The only reason I began investigating this further was because my friends told me to look into this as the cause because they witnessed my condition getting worse and worse. My friends watched me transform from an able bodied woman with a good job, to not being able to work at all, to barely being able to function.
I am 41 years old and should not be this sick. Yet, not one Doctor even considered that the air quality or toxic mold could be making me sick. Literally, my brain was shutting down because of a lack of oxygen, I had bad tremors, could not walk, was stuttering, and lost most of the strength in my right hand because part of my brain is now damaged.
I visited Dr. Ritchie Shoemaker’s website, Surviving Mold, and started doing some research.
I purchased a test kit and tested the air quality in my apartment myself. The results were not good.
I then asked my landlord to hire a company to investigate further, which luckily they did.
The tests were positive for high levels of Toxigenic molds, including Stachybotrys (black mold), Aspergillus, and Penicillium.
Once I found out that high levels of toxic mold were in my apartment I began explaining this to my primary care physician. I, basically, educated my Doctor. Sad, but true. After nearly six years of suffering, I was the one who had to educate the supposedly educated Doctors I had been seeing about the cause of my illness. It has been a very painful couple of years, but I am feeling relieved now that the cause was identified.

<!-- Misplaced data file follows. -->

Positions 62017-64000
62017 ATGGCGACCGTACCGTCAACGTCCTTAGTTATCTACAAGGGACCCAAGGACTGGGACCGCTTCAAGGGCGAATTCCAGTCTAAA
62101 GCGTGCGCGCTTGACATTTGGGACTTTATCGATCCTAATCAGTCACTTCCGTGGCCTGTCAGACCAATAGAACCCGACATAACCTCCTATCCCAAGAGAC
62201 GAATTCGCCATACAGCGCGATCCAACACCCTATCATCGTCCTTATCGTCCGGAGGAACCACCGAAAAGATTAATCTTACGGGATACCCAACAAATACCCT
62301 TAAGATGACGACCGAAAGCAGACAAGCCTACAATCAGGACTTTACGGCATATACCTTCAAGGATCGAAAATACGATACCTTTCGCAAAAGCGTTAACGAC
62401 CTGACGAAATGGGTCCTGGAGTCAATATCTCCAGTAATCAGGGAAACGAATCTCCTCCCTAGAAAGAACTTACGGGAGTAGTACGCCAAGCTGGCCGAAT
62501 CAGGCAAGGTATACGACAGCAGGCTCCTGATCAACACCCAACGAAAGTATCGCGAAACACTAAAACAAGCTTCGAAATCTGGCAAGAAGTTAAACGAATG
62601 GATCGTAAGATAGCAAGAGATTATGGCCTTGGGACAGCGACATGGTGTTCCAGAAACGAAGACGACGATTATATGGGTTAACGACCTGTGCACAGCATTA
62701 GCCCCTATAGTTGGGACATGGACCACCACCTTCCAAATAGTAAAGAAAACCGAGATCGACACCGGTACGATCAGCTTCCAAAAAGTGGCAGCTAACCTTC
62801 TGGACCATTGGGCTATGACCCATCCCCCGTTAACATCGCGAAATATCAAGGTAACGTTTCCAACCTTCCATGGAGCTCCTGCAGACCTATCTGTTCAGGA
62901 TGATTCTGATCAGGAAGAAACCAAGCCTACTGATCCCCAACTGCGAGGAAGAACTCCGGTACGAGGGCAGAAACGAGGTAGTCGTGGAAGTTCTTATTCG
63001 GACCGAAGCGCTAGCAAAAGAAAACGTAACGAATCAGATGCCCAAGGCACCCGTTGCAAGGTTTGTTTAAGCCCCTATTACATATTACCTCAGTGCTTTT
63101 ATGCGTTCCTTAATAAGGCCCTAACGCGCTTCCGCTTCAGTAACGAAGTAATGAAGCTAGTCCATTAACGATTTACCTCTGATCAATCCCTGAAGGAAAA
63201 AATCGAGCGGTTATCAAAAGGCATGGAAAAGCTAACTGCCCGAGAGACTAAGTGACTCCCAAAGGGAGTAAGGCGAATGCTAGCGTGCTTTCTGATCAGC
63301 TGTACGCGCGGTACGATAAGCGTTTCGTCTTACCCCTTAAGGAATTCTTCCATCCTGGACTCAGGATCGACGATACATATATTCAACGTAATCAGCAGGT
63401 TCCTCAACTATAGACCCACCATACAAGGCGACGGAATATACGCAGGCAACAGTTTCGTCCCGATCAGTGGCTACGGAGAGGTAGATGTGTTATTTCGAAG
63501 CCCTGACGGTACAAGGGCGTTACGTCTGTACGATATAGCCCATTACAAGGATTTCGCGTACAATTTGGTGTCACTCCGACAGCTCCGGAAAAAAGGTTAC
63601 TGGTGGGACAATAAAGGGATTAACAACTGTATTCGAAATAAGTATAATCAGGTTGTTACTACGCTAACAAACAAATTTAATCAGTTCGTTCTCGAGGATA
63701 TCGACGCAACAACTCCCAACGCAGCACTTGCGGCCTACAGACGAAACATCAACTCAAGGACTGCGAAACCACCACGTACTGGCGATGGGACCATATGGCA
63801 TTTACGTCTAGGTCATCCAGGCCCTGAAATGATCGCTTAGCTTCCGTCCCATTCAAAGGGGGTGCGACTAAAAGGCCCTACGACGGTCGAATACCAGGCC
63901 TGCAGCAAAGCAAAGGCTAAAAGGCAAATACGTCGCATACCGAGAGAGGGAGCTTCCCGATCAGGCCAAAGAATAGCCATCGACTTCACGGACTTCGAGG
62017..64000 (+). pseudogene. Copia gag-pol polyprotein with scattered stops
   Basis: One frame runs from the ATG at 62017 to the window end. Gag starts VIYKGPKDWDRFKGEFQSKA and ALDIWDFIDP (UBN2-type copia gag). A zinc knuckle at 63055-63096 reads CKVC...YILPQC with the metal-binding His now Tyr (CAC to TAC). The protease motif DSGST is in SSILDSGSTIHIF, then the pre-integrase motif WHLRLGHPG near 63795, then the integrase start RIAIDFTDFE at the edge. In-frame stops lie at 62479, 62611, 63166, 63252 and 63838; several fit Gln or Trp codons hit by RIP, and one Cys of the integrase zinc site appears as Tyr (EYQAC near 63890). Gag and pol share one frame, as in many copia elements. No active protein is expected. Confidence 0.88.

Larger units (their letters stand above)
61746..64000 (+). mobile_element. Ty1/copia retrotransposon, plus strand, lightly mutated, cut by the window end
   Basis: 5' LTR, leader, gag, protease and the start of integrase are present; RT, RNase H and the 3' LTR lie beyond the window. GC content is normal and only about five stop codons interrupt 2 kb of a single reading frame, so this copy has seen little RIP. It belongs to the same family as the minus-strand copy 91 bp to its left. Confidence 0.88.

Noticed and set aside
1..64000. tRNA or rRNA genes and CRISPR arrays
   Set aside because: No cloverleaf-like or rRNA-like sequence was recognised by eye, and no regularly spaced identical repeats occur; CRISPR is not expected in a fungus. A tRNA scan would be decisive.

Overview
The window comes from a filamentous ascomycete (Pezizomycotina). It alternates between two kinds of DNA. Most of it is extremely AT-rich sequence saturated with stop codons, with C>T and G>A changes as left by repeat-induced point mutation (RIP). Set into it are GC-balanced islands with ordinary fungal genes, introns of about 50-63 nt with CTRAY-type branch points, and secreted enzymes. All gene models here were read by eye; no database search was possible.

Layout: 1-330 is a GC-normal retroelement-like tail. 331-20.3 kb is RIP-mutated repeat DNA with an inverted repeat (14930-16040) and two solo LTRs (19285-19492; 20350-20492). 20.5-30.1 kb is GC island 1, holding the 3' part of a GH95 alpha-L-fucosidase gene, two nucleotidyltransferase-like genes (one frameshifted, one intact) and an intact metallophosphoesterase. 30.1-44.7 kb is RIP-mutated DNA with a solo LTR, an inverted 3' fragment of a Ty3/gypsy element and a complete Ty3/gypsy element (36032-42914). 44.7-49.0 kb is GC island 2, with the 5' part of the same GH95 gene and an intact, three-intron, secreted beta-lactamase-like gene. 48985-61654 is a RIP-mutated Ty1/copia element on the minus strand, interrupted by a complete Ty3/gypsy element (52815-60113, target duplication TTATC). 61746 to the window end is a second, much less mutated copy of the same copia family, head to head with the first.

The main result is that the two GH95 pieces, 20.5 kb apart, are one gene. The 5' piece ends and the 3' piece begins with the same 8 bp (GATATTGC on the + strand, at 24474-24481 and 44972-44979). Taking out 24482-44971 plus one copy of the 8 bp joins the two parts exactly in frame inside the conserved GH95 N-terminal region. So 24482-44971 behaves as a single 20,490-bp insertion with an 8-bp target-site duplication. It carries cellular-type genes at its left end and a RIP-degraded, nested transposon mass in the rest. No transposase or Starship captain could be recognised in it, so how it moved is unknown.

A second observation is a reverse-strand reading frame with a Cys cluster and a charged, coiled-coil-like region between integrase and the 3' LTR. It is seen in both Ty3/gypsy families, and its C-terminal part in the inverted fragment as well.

Soon after the mold was discovered, my landlord did the right thing and hired a company to remediate the problem. I was forced to basically throw away all of my belongings, anything that had spores on it. Painful experience, but it had to be done.
Sadly, this whole experience could have been avoided. Apparently, this apartment building has had many moisture problems and experienced some flooding in the past.
I plan to move out, but financially it is difficult. My only hope is that the remediation and moisture issues have been addressed properly, so my condition gets better.
9. What treatment are you currently on?
The first test I underwent was to determine if I was genetically pre-disposed to mold sickness.
According to Dr. Shoemaker’s research, 25% of us have this genetic pre-disposition.